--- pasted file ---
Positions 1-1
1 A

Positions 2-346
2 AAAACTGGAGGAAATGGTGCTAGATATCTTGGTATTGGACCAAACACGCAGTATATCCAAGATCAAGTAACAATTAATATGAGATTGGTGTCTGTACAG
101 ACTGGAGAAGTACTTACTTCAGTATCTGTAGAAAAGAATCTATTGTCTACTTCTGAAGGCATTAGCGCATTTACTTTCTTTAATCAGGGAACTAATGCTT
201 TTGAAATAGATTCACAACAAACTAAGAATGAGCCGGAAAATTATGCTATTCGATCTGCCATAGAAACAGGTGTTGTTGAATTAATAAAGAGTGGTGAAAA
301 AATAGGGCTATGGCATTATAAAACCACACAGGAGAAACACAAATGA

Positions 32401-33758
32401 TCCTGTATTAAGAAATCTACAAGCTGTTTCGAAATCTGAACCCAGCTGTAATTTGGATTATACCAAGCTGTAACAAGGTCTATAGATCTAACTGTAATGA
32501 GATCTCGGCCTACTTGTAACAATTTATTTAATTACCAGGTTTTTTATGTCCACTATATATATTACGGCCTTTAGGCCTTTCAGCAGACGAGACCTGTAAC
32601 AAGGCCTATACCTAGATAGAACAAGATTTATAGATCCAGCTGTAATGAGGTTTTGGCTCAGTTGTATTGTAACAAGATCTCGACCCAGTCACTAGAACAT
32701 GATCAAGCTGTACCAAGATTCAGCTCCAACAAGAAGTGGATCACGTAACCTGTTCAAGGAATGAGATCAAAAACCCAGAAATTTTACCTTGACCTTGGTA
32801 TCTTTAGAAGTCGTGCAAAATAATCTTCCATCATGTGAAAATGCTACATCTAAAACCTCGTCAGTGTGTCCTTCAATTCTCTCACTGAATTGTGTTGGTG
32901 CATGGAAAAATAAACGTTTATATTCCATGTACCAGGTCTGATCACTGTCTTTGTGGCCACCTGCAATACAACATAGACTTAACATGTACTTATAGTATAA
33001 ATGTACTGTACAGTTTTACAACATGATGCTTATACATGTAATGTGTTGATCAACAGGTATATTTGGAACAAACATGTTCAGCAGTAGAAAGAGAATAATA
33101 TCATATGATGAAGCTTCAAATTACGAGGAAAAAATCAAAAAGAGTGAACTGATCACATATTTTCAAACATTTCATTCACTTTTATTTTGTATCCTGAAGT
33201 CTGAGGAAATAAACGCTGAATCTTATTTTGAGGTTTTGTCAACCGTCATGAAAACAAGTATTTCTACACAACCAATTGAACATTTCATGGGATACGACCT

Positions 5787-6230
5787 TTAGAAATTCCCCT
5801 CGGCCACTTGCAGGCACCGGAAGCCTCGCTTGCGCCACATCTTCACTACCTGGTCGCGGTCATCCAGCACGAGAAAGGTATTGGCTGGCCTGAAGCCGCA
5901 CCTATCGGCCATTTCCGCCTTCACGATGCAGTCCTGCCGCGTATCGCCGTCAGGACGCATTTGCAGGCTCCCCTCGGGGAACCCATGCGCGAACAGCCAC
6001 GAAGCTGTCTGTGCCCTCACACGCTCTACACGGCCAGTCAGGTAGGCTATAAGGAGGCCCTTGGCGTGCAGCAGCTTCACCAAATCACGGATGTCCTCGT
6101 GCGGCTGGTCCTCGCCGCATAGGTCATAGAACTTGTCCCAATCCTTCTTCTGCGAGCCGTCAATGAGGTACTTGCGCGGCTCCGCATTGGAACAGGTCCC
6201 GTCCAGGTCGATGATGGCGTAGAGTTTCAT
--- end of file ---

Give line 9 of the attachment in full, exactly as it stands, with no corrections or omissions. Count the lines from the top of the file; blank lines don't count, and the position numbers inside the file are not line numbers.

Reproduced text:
32401 TCCTGTATTAAGAAATCTACAAGCTGTTTCGAAATCTGAACCCAGCTGTAATTTGGATTATACCAAGCTGTAACAAGGTCTATAGATCTAACTGTAATGA